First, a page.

Back at the ship I just laid down for a while until dinner. I had just finished a lot of walking around in the sun (with only my duck cap to protect me). There were eight of us at the dinner table this time and we ate at 7:00pm. We were next to the waiter where we had eaten for the last three nights and our old waiter warned the new waiter about one member of the group (not me -- I've been good). Well, one thing lead to another and soon all sorts of things were being done with the napkins, none of which I can mention if I want my review to get published. It was all in great fun, and even included one of the head waiters. After dinner I was still tired from all the walking around in the sun, so I just laid down and went to sleep.

Friday, May 4 -- Ensenada

I checked outside for the sunrise a little late this morning. However, I didn't missing anything, as there were no clouds in the sky, and thus sunrise was nothing more than an orange ball rising above the mountains. There is nothing really special about cruising into Ensenada, until I noticed all the sea lions. I was able to get a few good pictures of the seals. There must be more than sixty sea lions that hauled out on the rocks near where the ship docks. These are wild sea lions, not trained sea lions like at Sea World.
After taking a few pictures I headed back to the cabin to shower and dress. Then it is off to the buffet for breakfast. After that I grab my travel camera and head out for my 9:15am wine tasting tour. The first stop is at some hotel that was originally run by the mob back in the days of prohibition. Well, it was close (across the street from the dock), but other than that it was not that interesting. Then we drove though the shopping district (eight blocks) before stopping at the old winery (it is no longer used for making wine). This tour group was more than twice the size of the Santa Barbara group. The tour guide spoke perfect English (she grew up in the United States) but she was not as knowledgeable about wine as the Santa Barbara tour guide was. I felt the wine tasting was disorganized. In short, the Santa Barbara tour cost seven times as much ($155 vs. $24) and was ten times better. I guess you get what you pay for.

One note, the tour guide correctly stated that each passenger (over the age of 21) is allowed to bring back one liter of an alcoholic drink. She then said that Princess was considered a common carrier and as such you could bring back five or six cases, as long as you were honest about it on the customs form. I figured she just misspoke and I pointed out two her that five or six cases would be 60 to 72 bottles (45 to 54 liters). She acknowledged I was correct. I said nothing more. If a couple shows up at the customs station with three bottles (2.25 liters) properly declared, most likely (but no guarantees) the customs agent is going to let it go. If you show up at the customs counter hauling five cases of wine behind you, I assure you, you are going to hear something a little more complex than just, "Have a nice day".

The end of the tour consisted of one hour of shopping time. I told the tour guide I would walk back to the ship. On the way I bought a belt, a wallet and some vanilla. I arrived back at the ship about fifteen minutes before the bus. I dropped everything off in my cabin and got my good camera and tried to get more pictures of the sea lions. The security guards would not let me near the sea lions, but I still got a few good pictures.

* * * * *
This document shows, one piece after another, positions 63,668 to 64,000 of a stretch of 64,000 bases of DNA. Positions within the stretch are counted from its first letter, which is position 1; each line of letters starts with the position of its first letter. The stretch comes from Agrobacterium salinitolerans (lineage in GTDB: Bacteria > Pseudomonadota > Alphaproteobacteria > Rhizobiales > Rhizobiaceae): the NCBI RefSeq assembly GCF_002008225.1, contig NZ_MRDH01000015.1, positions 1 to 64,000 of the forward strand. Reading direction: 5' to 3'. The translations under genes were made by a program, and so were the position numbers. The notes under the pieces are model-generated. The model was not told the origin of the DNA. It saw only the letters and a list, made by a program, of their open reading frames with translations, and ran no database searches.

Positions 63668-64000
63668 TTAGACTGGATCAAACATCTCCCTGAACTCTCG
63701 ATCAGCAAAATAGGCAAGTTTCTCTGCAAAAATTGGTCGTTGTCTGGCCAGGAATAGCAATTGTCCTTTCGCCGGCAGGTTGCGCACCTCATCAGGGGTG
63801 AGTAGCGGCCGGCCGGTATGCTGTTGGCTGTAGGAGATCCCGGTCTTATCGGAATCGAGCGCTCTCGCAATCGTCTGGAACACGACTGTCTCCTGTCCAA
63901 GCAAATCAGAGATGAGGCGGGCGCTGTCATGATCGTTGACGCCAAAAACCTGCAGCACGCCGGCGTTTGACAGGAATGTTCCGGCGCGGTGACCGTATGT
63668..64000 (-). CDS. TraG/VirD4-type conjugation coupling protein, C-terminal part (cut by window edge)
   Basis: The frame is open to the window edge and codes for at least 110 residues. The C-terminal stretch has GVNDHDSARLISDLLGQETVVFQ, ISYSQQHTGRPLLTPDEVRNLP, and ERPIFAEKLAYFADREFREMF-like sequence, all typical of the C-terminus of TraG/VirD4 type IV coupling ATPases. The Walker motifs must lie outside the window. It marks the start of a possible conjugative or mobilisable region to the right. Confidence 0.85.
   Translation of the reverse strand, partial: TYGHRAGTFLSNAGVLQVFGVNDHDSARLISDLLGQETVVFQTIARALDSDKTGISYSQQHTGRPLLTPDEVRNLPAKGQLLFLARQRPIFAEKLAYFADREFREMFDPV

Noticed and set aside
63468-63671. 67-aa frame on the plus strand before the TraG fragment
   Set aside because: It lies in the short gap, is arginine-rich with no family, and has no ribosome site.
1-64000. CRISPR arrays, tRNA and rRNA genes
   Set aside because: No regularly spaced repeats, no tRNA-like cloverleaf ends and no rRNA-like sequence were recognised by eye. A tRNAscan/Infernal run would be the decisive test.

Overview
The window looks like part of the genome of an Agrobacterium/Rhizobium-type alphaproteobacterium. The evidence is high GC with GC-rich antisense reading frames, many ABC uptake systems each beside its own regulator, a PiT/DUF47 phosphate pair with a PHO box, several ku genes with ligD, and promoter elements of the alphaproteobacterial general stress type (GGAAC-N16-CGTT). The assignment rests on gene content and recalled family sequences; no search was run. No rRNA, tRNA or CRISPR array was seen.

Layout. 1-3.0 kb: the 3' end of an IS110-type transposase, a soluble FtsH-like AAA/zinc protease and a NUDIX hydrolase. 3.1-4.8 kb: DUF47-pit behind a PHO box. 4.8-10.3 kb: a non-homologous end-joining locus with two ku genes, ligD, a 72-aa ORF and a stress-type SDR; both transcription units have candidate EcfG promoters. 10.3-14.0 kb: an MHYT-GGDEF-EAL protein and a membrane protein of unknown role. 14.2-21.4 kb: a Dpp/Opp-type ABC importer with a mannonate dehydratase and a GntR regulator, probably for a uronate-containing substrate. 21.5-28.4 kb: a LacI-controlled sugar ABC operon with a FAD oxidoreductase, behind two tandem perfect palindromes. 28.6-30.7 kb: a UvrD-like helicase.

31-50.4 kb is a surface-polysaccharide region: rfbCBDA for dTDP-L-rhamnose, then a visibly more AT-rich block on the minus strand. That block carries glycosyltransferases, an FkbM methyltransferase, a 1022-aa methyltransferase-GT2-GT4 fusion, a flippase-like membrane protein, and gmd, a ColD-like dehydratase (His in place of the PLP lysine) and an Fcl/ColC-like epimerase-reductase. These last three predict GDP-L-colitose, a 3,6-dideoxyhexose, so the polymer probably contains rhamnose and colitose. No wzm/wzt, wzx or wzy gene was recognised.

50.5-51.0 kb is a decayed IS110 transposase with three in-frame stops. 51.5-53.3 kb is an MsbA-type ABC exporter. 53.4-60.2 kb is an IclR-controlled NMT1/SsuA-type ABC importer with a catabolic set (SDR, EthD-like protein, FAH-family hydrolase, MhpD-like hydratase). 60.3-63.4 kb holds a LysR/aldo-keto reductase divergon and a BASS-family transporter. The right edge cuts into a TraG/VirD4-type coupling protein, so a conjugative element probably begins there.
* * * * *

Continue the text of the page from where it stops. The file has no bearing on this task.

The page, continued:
The travel agent that died really liked ducks. Now there is a lot of duck stuff that the live travel agent (the owner of the agency) would like to get rid of. I was given several small plastic ducks to give to the kids. So I took my Princess tote and about a dozen ducks and went on a small kid hunt. In about one hour I had given out all the ducks I was allotted and the Princess tote that I was given as a returning passenger. The way I see it, one, I don't need the tote (I have several from Royal Caribbean) and two, I'll get another one on my next Princess cruise anyway.

Most of the kids I was able to sneak up on and surprise them with a small duck in my hand which I was clearly trying to give them (and they took it). However, one little boy saw me coming and ran up to me with his hand open. Before he could ask for money I stuck the duck in his hand. Boy did he have a surprised look on his face. His mother just laughed (she got the tote).
Then back to the ship to join the group for a farewell to the travel agent (and friend to many in the group) who died. The group of people I was with are great. I would love to cruise with them again, though I already have already done my two cruises for this year and already have three cruises booked for next year. I am hoping to go to the Mediterranean in 2014. Also, my favorite lines are Carnival and Royal Caribbean (and the rest of the group seem to prefer Princess and HAL). I will remain loyal to my regular travel agent, but I think the two of them (the owner who is still alive and the one that died) are great. If I go with this group again I'll certainly book with her this same travel agent. Other than the person I wanted to meet dying, this was a very enjoyable cruise.